Choosing Compassion In a Culture of Fear

A couple years ago, as I was loading Sophie into the van after a morning of half-day kindergarten, two men approached me. Their car had run out of gas on 27 and they wondered if I would give them a ride to a gas station.

I believe most people are good and kind. I give the benefit of the doubt. I listen to the stories about no change for bus fare home, and I dig into my purse and hand over the quarters. Sometimes, sure, I find the same woman standing at the same corner telling the same story—and still collecting quarters—two hours later. But sometimes I watch the too-thin young man devour the burger I bought for him at the Newport Wendy’s and, without thinking too much about the particulars of his situation, I buy him two more.

The out-of-gas scenario, though, gave me pause. They seemed legit. They had approached me in full daylight in a parking lot adjacent to the school. They acknowledged my wariness. They echoed the beliefs of many: One can’t be too careful these days.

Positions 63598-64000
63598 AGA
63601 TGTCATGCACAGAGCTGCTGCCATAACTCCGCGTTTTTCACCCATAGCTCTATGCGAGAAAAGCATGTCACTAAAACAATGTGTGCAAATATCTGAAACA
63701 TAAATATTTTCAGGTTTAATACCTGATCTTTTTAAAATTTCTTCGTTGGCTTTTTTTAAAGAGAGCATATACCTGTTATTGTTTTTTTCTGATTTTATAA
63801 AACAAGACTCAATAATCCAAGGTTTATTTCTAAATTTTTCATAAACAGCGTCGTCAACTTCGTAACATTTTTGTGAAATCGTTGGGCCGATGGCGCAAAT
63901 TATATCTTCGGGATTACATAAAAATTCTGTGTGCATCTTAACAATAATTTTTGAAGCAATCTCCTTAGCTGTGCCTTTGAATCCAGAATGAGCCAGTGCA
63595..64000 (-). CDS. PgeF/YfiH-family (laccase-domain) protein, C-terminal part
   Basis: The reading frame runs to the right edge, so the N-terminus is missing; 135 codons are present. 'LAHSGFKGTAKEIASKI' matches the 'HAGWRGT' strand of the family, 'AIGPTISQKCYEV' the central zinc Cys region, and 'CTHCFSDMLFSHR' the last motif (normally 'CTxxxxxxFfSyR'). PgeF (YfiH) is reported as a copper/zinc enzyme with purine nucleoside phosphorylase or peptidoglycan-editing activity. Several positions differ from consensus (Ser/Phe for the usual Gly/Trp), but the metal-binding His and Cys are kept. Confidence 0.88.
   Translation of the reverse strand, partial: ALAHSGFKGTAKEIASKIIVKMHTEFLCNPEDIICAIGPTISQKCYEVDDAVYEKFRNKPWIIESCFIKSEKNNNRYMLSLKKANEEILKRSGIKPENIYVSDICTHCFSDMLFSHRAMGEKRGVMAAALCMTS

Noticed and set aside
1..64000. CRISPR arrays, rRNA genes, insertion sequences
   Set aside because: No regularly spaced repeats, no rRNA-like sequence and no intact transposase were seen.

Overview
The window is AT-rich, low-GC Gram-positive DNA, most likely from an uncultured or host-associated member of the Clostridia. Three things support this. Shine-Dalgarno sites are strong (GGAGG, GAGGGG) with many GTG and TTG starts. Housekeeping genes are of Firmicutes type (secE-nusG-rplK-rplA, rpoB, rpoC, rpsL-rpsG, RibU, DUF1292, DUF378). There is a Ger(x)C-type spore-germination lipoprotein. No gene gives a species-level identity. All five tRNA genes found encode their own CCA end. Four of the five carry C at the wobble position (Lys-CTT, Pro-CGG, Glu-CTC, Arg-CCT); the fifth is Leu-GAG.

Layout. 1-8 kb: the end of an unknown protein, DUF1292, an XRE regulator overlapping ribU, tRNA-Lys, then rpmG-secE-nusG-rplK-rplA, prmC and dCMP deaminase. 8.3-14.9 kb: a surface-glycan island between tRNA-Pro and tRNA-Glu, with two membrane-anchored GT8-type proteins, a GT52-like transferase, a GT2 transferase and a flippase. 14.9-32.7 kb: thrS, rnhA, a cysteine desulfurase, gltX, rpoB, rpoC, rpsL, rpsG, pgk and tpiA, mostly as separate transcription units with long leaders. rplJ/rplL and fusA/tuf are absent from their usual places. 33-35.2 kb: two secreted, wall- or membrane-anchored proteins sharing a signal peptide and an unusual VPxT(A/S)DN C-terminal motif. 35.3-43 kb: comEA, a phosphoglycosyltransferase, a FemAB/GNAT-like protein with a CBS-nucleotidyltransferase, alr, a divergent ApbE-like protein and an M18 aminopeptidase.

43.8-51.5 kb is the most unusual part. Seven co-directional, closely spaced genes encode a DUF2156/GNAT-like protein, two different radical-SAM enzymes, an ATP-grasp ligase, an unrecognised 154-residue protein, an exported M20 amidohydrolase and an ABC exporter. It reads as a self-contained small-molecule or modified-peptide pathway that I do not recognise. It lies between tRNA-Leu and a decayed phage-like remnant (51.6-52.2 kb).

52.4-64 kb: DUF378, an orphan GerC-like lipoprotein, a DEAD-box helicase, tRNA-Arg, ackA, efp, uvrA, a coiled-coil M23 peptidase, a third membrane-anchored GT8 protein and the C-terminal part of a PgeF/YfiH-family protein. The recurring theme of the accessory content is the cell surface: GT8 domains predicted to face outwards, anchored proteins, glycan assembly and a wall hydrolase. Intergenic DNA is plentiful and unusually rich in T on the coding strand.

But can you?

I had a choice, and I chose to believe them, to believe in us. All of us. We say we can’t help out strangers for fear that something bad will happen. And sometimes, it does. But how often? The news stories exist because the instances are rare. People cry out, But your children! My children are much more in danger of being physically hurt in a car accident every time I put them in a vehicle than they are of some unknown thing happening to them because I chose to help a stranger. There was a lesson for my children to be learned at that moment, and I wanted them to learn the right one.

I drove the men to a gas station. The gas station had gas, but no containers. Another man overheard the situation and offered to drive to his house, just around the corner, and bring back his own container for the men to use. We waited. He came back, the men got their gas and I drove them back to their car, which was, indeed, sitting on the side of 27, empty.